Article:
GIVEAWAY: Movie passes to see “Pariah”

Who doesn’t like a free movie? We can help with that. We have 10 passes to see Pariah, which screens Wednesday at the Angelika. Spike Lee executive produced the film which is an expansion on writer/director Dee Rees’ 2007 short film of the same name. The full-length premiered at the 2011 Sundance Film Festival. From Focus Features.

Alike is quietly but firmly embracing her identity as a lesbian. With the sometimes boisterous support of her best friend, out lesbian Laura (Pernell Walker), Alike is especially eager to find a girlfriend. At home, her parents’ marriage is strained and there is further tension in the household whenever Alike’s development becomes a topic of discussion. Pressed by her mother into making the acquaintance of a colleague’s daughter, Bina (Aasha Davis), Alike finds Bina to be unexpectedly refreshing to socialize with.

Wondering how much she can confide in her family, Alike strives to get through adolescence with grace, humor, and tenacity – sometimes succeeding, sometimes not, but always moving forward.

Passes admit two, but seating is first come, so get there early as the pass can not guarantee admission. Wanna ticket? OK, come on up to our offices before Wednesday (that’s Dec. 28) by noon before we start wrapping up the week’s issue and close up for the holidays. You know where we are, right?

Pariah is rated R.

—  Rich Lopez

QUEER CLIPS: USAFF Short Film Showcase

Hello Caller: A suicidal woman calls a help line only to find the man on the opposite end (gay filmmaker Tom Lenk, pictured, who produced and wrote the script) seems not to understand the situation. A gem of a comedy with very dark undertones and a great twist.

Clara’s Carma: A psychiatrist (Dallas native Stephen Tobolowsky of Glee) deals with a flaky patient and unexpected expenses on his new car.

— Arnold Wayne Jones

Short Film Showcase plays April 29 at 9:15 p.m. with short film awards presented May 1 at 7:30 p.m. at the Angelika Film Center Mockingbird Station.

—  John Wright

Celebrating ‘Family Time’ with COLAGE

COLAGE, an organization for people with lesbian, gay, bisexual, transgender or queer parents, has just launched its new website, and its chock-full of information, entertainment and resources.

There’s an interactive timeline on LGBTQ families; there’s a blog; there’s a calendar; there’s a video story-wall and more. But perhaps the element with the most impact is the short film, “Family Time,” produced and directed by Jen Gilomen, and featuring the pioneering young men and women who founded COLAGE (back then it was called Just For Us) 20 years ago and who have helped it grow.

Every parent wants the best for their children. Every parent worries about doing something wrong. But when you are L or G or B or T and you are constantly bombarded by negative messages from mainstream society, no matter how confident and proud you are, you sometimes worry that who you are may be hurting your son or daughter.

So watching this film, seeing these proud, strong young people, was a very affirming for me as a lesbian parent. And I can guarantee that everyone will find at least one moment that makes you want to stand up and cheer. For me, the main highlight came about one-third of the way in — between the 4- and 5-minute marks — when the film is showing footage from a Canadian talk show from the early 1990s. In that clip, the young man and young woman who founded Just For Us/COLAGE have been blindsided by the talk show host who has brought on some right-winger to talk about how horrible it is for LGBTs to be raising children, even though the host had promised that wouldn’t happen. But then the young woman, who had a gay father, refuses to take the right-wing crap laying down, telling everyone in no uncertain terms that it isn’t the gay parent that causes problems, it’s the anti-gay assholes who harass and discriminate and intimidate and bully.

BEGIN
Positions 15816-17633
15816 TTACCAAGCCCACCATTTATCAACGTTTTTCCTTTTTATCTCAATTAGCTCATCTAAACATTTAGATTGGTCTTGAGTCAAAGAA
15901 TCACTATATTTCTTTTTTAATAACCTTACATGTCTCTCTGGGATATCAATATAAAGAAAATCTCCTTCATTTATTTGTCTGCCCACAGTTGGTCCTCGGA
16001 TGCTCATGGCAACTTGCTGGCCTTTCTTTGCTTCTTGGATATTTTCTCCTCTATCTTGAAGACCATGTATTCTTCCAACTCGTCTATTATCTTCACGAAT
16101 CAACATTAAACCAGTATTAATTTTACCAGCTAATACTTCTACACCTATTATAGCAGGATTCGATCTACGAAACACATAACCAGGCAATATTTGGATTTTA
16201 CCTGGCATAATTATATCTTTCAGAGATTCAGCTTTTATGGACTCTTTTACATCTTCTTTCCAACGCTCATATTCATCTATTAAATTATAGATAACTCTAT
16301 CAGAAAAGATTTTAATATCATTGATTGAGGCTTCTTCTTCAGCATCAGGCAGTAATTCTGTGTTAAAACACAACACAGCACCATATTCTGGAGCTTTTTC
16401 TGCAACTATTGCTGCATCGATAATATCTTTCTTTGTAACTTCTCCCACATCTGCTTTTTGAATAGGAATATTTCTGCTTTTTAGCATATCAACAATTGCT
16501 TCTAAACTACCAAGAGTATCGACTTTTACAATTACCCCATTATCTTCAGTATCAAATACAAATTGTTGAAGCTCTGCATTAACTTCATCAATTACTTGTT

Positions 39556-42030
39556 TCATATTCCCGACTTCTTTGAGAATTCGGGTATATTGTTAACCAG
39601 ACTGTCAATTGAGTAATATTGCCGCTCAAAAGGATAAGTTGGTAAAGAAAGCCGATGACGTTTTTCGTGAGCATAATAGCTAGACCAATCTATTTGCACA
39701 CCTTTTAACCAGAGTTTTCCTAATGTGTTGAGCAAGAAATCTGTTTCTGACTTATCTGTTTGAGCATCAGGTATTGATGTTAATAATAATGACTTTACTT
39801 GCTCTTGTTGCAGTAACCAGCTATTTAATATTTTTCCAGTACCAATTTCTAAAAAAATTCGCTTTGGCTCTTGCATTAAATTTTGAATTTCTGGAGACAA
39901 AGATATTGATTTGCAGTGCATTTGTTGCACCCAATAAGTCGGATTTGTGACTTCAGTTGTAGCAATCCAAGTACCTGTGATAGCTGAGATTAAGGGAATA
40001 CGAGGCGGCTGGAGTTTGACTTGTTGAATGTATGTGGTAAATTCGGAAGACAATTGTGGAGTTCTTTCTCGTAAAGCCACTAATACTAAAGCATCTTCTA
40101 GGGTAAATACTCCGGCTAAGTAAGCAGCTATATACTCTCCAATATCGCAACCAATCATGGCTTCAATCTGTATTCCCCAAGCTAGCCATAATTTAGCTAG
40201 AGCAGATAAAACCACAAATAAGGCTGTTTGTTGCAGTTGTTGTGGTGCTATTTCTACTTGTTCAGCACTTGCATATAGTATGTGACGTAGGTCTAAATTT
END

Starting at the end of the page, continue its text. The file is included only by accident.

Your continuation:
I know that at 15 minutes this is a little longer than the clips we usually post on Instant Tea. But it’s worth it.

—  admin

WATCH: ‘One on One,’ a gay short film written and produced at the University of Texas at Dallas

Although this is the first I’ve heard of it, One on One was originally posted to YouTube (where it has more than 7,000 views) in May 2010 and has reportedly been making the rounds on Facebook ever since. One on One was written and directed by UTD student Luis Fernando Midence, and according to YouTube, it’s been screened at numerous LGBT film festivals. “A story about compromise, One On One follows Alex and Trevor as they work out their relationship on and off the basketball court, after one of them asks the other one to join a waltz class together.”

—  John Wright

Out Takes presents awards for 2010

Out Takes Dallas celebrated its 11th season last week by presenting awards for its prior year of programming. Here are the winners:
Best Narrative Feature-Length Film: The New Twenty
Best Narrative Short Film: Gayby
Best Documentary (Feature or Short): Training Rules: No Drinking, No Drugs, No Lesbians
Best Lead Performance in a Feature-Length Film: Javier Cámara as Maxi in Chef’s Special
Best Supporting Performance in a Feature-Length Film (tie): Bernhard Bulling as Pascal/Ueli in Soundless Wind Chime and Manolo Cardona as Santiago in Undertow
Audience Choice: Training Rules: No Drinking, No Drugs, No Lesbians

—  Arnold Wayne Jones

Shawn of the deadly

Homo and horror collide as out filmmaker Shawn Ewert slices his way into the movies

RICH LOPEZ  | Staff Writer lopez@dallasvoice.com

SCARED (NOT) STRAIGHT | Shawn Ewert has wrapped up his second short film with his first feature in sight. (Arnold Wayne Jones | Dallas Voice)